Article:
The opportunity of TEF

They’re calling it "Ofsted for Universities". Proposed changes by the government may see universities rated in a similar way to high schools. Some universities may have mixed feelings about this, but the move could play into the hands of academic booksellers. As the second Academic Book Week gets underway, I believe that the recent government White Paper on education provides a massive opportunity for academic booksellers and publishers.

The government is urging a shift from a Research Excellence Framework (REF) to a Teaching Excellence Framework (TEF), which aims to recognise and reward excellent teaching.

At the Booksellers Association’s Academic Booksellers Group (ABG), we hope the TEF will encourage lecturers to recommend particular titles and place primacy on the most effective books for teaching and learning. We know from feedback the students themselves give us that they learn better from physical books, that they respond well to textbook structure, so we are calling for the provision of textbooks to be mandatory at universities and for the role textbooks play in delivering improved student outcomes to be recognised. The Booksellers Association is backing this and we will be lobbying universities, key decision-makers and influencers to make this call.

The government is putting pressure on universities to deliver excellence back to students. In this climate – one in which students themselves are constantly asking what they are getting for their £9,000 in fees – I believe campus bookshops, and those serving students in non-campus universities, have a vital role to play as part of that added-value students now seek.

Students have become picky – and rightly so. Setting aside whether you think the “marketisation" of higher education is a good thing, there is no doubt that students, and their parents, are demanding more for their money. They are looking closely at the National Student Satisfaction survey and they are talking to their peers, to students they know at university, before they make their choices.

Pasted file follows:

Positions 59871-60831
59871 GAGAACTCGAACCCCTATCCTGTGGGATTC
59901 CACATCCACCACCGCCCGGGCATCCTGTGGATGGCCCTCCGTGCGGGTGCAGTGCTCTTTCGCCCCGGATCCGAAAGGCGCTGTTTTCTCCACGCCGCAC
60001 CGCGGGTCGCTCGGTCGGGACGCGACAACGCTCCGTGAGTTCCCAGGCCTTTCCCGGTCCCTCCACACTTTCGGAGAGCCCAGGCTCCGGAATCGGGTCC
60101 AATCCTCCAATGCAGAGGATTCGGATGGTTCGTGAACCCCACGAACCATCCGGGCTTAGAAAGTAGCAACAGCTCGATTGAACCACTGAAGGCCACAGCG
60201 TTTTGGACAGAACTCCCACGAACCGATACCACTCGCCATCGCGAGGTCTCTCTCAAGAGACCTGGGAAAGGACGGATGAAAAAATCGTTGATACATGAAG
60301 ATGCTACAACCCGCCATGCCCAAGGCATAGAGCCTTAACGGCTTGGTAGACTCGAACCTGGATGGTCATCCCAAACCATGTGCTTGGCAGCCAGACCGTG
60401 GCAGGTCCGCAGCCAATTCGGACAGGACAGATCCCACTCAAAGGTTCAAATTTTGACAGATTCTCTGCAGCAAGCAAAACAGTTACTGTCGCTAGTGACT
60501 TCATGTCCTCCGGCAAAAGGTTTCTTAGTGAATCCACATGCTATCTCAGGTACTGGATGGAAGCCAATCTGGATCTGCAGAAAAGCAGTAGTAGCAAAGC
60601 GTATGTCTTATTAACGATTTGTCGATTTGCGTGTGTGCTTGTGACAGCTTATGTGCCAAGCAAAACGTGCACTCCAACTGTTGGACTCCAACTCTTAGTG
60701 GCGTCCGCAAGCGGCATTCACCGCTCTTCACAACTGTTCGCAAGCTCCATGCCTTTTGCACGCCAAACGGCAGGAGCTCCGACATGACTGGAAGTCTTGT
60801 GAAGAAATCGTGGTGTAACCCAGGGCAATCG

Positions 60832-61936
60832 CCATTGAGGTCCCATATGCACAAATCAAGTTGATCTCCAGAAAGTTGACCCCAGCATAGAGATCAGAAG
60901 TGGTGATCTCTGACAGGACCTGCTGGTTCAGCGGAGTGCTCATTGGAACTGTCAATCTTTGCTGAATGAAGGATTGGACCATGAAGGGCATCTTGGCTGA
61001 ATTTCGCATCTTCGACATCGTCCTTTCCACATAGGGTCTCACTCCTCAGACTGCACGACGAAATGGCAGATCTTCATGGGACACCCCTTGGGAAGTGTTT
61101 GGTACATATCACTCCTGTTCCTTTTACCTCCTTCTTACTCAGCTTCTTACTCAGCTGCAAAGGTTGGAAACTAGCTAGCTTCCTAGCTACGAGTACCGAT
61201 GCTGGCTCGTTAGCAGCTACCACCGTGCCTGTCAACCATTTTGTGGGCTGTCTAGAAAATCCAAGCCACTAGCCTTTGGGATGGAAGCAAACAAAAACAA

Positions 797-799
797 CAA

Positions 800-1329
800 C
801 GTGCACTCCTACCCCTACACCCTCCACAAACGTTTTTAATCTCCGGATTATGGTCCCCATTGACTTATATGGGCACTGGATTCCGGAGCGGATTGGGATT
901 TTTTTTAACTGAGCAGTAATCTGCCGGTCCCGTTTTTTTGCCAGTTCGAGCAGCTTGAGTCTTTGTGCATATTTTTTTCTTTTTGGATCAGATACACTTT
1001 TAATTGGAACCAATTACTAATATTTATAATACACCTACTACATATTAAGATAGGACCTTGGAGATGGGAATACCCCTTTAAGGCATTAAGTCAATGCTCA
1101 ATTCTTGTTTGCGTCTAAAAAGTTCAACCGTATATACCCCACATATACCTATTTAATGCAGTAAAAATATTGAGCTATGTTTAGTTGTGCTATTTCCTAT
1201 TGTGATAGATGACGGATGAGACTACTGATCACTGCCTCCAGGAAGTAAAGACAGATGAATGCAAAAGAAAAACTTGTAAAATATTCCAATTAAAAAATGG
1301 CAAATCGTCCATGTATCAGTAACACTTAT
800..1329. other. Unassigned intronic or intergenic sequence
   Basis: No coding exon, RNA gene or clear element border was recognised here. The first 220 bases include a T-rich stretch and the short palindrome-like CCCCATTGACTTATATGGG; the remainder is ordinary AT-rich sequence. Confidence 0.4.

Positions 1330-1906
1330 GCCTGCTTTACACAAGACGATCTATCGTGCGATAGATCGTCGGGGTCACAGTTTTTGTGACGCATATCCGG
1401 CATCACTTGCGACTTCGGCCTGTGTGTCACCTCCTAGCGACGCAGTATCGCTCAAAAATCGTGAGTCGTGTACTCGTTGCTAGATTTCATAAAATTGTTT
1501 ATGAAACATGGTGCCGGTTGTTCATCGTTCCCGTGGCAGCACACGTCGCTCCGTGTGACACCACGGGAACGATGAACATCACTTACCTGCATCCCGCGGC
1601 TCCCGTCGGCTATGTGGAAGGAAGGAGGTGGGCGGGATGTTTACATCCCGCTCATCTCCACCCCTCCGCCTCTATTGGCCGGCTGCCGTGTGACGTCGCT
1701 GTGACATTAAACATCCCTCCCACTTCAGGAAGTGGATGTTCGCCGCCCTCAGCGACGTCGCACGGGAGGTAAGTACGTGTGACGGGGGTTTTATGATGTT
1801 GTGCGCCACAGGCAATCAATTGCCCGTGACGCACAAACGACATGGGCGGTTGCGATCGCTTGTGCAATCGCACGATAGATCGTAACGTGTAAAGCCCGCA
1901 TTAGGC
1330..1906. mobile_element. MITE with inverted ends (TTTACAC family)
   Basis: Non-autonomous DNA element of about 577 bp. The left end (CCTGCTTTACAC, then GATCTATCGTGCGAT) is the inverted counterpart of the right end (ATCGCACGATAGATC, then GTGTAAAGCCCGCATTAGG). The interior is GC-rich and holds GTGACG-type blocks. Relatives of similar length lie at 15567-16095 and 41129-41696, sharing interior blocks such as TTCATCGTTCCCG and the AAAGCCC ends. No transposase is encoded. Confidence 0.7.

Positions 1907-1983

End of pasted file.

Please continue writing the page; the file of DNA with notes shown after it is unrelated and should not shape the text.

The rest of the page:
Bookshops are on the front foot here. Imagine a university open day and the prospective student asks, “Where is your bookshop?’ and is told that it doesn’t have one. That’s not a good selling point for the university. University bookshops are already offering so many extra services – bursary schemes, discounts on student essentials, advice, course recommendations. The role of university bookshops is becoming ever more important. Booksellers listen to students and vice versa – booksellers know which titles work for which courses and they can give valuable advice to students as a result.

We believe the shift to TEF is going to put the emphasis back on books, and indeed we are seeing some interesting moves in this area. Nottingham Trent, for example, is offering additional, faculty-led services, so that when students arrive for a particular course the faculty will have already bought the books for them and students can collect them for free from the campus bookshop. Interestingly, Nottingham Trent is now above Nottingham University on the NSS survey.

But we are also realistic about the world we live in and recognise that the "content offer" has to be mixed. At Blackwell we have Blackwell Learning, which offers a digital version of most print textbooks for a nominal £5 if students buy the print copy. The University of East London in Stratford is giving new students tablets with the textbook content already downloaded.

There are many exciting things happening in academic bookselling. At our revamped branches in Liverpool and Cardiff we are recognising the blurring of social and work spaces which is happening right across society, and so we’ve partnered with Café Nero to make a space where both can happen. Bookshops can be central to the student experience in this way.

We believe that high academic standards are best maintained by the use of peer-reviewed books, journals and, where appropriate, professionally-curated resources, and we believe bookshops are the central point where these can be provided to students.

In the 10 years I have been in academic bookselling, much has changed. Looking ahead, bookshops will have to be more flexible, they will have to be multi-channel, putting choice in the hands of students; and they will have to have deeper involvement with the university on the student experience.
 
Scott Hamilton is head of retail at Blackwell and chairman of the BA’s Academic Booksellers Group.